Much of the traffic side of satnavs and maps sites is powered by a company called Inrix and it just so happens that Inrix offers iOS, Android, BlackBerry and Windows Phone apps which bring direct access to all that information laid over a Google Map. The apps allow you to look at the present as well as estimations of the coming hours and represents traffic hotspots by a colour coding system. Well worth having on your phone. Likewise you can get the same look at things by clicking on the Traffic option on Google Maps on your desktop. If you’d prefer, Bing Maps will bring you the same as powered by Traffic.com.

Once behind the wheel, you can keep right up to date by listening to Inrix radio by the radio app or by tuning in online.

Essential sites: Get ahead of the games

Essential apps: Inrix, Google Maps, Bing Maps


Of course, one way to avoid some of the road rage is by letting someone else do the driving. Do bear in mind, though, that not all taxis you get into will have the same privileges. Mini cabs - and that includes Addison Lee - are neither allowed to drive in the Olympic Lanes nor the bus lanes, leaving them at the same mercy as you or us. All the same, if that’s the way you want to play it, then try the Addison Lee app or Ubicabs, the latter of which will search a huge number of London’s firms to find you the best ride and the best price.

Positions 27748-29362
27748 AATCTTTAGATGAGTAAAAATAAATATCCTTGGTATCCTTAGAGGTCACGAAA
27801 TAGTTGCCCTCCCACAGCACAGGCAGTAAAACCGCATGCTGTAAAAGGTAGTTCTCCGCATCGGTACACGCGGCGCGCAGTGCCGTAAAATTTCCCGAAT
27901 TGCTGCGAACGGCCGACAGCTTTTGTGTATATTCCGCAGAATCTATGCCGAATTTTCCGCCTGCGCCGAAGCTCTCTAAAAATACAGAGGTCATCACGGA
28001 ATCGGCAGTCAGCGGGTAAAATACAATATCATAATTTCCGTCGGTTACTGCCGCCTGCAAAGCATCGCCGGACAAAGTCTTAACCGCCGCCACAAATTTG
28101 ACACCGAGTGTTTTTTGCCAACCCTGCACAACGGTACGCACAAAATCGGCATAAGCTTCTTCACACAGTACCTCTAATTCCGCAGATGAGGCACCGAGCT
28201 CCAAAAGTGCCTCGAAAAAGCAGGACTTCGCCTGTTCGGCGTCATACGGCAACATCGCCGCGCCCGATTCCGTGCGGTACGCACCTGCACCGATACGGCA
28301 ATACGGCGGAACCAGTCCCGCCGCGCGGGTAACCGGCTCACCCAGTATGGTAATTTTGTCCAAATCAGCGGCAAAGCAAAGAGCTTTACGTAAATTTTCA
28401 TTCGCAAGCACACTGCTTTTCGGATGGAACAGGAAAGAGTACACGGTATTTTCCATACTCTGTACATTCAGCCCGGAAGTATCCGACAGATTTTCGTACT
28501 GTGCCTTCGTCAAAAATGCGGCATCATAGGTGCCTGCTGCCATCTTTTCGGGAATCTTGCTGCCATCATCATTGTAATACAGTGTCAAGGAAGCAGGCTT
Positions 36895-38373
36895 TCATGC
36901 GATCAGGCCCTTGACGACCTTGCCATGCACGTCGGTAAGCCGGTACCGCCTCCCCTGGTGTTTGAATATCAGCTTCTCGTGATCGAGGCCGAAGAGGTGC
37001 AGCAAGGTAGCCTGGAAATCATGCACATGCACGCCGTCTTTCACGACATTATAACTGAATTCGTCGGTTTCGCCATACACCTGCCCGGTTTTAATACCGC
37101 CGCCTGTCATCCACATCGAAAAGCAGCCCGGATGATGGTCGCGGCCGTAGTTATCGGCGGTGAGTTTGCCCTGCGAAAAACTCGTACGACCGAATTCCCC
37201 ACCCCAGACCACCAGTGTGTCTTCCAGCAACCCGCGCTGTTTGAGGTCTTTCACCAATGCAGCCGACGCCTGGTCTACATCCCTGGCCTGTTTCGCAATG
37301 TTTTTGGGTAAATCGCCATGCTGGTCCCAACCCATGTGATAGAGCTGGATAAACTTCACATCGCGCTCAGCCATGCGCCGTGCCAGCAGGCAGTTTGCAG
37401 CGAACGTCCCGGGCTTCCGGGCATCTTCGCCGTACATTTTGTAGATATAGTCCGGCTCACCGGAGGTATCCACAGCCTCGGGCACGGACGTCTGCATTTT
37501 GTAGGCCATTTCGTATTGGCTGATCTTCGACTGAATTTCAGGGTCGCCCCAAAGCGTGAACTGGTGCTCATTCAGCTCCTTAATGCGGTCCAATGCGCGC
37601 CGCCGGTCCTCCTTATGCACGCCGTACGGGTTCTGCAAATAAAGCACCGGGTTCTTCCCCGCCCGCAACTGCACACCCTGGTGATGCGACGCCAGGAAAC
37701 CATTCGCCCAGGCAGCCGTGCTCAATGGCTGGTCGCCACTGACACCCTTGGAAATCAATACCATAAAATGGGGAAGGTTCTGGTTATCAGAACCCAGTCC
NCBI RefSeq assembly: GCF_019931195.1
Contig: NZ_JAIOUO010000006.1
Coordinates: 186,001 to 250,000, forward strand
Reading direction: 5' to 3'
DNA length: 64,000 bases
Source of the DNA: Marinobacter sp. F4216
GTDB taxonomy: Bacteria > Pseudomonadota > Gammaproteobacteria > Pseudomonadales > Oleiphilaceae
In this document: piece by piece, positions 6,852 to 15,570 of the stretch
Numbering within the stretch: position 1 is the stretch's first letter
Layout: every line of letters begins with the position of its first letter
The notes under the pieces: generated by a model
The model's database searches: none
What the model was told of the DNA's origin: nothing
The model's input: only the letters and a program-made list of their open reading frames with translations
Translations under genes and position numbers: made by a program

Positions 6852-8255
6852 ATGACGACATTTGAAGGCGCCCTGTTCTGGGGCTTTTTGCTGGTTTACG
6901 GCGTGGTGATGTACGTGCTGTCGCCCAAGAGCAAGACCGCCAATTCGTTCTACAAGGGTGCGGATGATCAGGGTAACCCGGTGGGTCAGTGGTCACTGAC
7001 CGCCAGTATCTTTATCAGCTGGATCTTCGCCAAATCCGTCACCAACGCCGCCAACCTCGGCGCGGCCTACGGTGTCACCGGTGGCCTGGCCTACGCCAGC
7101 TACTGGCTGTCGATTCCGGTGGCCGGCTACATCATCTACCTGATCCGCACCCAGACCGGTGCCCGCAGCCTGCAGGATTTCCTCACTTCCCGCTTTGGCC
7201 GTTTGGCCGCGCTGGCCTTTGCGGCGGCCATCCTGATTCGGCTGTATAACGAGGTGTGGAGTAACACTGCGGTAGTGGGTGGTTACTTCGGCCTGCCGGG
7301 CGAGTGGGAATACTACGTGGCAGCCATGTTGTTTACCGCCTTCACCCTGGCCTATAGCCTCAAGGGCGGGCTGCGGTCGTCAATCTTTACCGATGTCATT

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The sensible, if possibly more expensive, option is to go with a Black Cab instead. While London’s cabbies have been scandalously banned from the Olympic Lanes, they can at least go where the buses do. Expect on-the-street hails to be something of a rarity, so save yourself a lot of huffing and puffing and try either the GetTaxi or Hailo which are like the Ubicabs of the black taxi world. Do watch your step if you get stuck in a jam though. Those London taxis make you pay even when you’re going nowhere. Keep your mapping application to hand and be prepared to leap out to find the nearest Tube if the situation doesn’t look to be getting any better.

Essential apps: Ubicabs, Addison Lee, GetTaxi, Hailo


Bus will probably be a surprisingly reasonable way to get around during the Olympic Games. TfL is laying on more of them to cope, but don’t expect them to take the same route as they always do. Again, use of Bus Lanes while the rest of the rabble sits in a jam is a good thing. Just a shame that there's not a Bus Lane on every London road.